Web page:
As we’ve delved further into the intricacies that Tableau has to offer, a number of useful tools and functions have presented themselves as crucial bits of information in a journey towards being competent Data Analytics Consultants. One such group of functions are Tableau’s Table Calculations, which essentially allow you to perform calculations and computations on values that are in view and in tables. This gives you an additional way to manipulate and visual data, alongside Tableau’s Level of Detail functions (‘LODs’), which operate over an entire data source. The picture below shows Tableau’s order of operations, and how ‘table calcs’ are applied after everything else has already run, allowing for a more granular level of detail.

While a number of features can be accomplished using LODs, table calcs still have their time and place. Let’s take a look at a few of the most important and useful ones to remember.

**Quick Table Calculations**

The first table calcs we’ll look at are the quick table calculations found when you right click on a continuous measure. There you’ll find table calcs such as ‘Running Total’, ‘Difference From’, ‘Percent Total’, and ‘Moving Averages’.

If you click into ‘Add Table Calculation’, or if already added, ‘Edit Table Calculation’, you will find a menu that looks like below – here you can compute the data in different ways, changing the scope and direction. If you choose specific dimensions, an important thing to remember is if you untick a box, you are making the calculation type restart counting when it comes across a new value, while keeping it ticked would mean you are continuing along the dimension as the value changes.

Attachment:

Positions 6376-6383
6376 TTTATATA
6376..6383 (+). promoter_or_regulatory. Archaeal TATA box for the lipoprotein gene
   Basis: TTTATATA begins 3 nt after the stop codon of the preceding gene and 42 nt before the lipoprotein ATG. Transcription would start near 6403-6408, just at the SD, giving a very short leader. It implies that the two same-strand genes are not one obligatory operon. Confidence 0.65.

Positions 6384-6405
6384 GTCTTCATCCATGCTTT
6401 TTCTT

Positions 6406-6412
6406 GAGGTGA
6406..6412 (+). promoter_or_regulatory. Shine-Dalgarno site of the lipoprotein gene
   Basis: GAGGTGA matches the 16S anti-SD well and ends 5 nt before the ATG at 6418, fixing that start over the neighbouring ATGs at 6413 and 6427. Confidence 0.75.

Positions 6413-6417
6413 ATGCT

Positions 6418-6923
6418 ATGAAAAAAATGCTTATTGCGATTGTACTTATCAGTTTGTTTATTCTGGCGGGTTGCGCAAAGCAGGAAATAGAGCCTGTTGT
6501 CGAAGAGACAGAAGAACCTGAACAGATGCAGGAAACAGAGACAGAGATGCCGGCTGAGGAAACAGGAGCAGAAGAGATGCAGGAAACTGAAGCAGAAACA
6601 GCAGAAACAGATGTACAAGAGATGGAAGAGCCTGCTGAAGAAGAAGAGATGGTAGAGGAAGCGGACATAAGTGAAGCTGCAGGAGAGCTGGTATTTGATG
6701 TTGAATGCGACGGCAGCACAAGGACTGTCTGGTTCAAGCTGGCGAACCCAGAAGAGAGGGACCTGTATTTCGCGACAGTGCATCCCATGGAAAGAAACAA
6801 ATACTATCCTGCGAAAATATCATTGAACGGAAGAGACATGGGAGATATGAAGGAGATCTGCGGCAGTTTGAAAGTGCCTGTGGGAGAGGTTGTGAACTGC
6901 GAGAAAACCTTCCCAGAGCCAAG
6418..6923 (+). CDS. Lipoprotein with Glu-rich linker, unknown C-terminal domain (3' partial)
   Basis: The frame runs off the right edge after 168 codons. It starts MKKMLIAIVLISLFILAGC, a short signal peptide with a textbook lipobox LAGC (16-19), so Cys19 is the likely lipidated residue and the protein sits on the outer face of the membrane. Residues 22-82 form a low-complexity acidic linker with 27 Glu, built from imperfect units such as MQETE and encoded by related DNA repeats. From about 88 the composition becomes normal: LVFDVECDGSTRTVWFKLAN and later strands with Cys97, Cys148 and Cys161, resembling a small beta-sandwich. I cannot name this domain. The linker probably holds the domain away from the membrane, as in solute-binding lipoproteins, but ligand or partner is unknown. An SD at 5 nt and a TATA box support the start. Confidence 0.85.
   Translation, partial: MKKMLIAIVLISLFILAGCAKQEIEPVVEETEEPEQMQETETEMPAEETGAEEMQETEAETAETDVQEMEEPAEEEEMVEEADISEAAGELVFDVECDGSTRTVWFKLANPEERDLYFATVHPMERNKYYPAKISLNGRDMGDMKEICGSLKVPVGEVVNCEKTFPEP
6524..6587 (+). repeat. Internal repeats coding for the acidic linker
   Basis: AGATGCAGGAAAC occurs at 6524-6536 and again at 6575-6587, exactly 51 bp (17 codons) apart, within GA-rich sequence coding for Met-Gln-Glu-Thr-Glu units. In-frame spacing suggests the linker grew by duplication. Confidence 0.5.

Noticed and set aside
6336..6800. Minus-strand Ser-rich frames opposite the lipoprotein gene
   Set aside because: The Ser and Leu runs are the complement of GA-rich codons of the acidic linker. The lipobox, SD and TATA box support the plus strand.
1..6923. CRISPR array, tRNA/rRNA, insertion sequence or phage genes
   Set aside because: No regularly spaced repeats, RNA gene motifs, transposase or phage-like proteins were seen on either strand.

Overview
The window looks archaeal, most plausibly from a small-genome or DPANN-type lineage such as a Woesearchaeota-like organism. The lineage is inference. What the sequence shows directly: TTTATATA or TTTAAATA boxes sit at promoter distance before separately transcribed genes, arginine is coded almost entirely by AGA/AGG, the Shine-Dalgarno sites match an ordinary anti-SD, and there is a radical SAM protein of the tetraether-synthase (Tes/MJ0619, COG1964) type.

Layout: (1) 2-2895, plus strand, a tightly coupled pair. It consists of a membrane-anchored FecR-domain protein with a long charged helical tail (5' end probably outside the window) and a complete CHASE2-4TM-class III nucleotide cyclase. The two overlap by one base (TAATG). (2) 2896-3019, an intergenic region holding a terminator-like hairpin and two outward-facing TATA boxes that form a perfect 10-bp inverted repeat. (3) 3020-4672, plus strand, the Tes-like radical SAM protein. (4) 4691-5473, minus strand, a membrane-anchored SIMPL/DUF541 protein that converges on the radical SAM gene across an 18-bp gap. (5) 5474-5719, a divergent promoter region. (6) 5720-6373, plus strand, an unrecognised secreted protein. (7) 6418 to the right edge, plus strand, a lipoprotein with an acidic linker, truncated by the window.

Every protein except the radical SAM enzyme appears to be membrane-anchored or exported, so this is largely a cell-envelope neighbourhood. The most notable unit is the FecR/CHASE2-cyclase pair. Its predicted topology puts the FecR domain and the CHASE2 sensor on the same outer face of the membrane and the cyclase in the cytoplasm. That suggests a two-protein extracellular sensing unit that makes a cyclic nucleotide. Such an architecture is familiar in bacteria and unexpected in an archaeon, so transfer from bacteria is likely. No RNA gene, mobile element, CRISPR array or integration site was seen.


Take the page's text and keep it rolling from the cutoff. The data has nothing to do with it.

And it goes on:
**FIRST, LAST, INDEX, and SIZE Calculations**

You can also create table calcs in calculated fields, which is where you would create these calculations.

First and Last are fairly self-explanatory – they return the number of rows (offset) from the first or last cell in your grouped data (partition).

Index returns the index value of a cell in a partition, beginning at 1. This usually means the first row index starts at 1.

**LOOKUP and RANK Calculations**

While you can find Rank calculations in quick table calculations, they are also created through calculated fields, as are Lookups.

Rank calculations returns a value’s respective competition style and ranking for the row in a partition. Variations of Rank include RANK_DENSE (missing rank for a duplicate value is not skipped), RANK_MODIFIED (duplicate values get the same, but lower, rank), RANK_PERCENTILE (returns a percentile rank for the current row) and RANK_UNIQUE (ranks duplicate values based on sort order).

**RUNNING Calculations**

There are a number of Running calcs which are useful, but the most common you would see is the Running Total, located in quick table calculations. While they cumulatively aggregate marks across a defined window, the different variations provide a certain, fairly self-explanatory aggregation – these include SUM, AVG, COUNT, MIN, and MAX.

**WINDOWS Calculations**

Our final calculation to talk about, Windows, aggregates data to a higher level than what’s in your view and takes an expression by the offset from the current row. There are a large number of different variations which affect how the expression is manipulated, including WINDOW_SUM, WINDOW_AVG, WINDOW_MIN and WINDOW_MAX.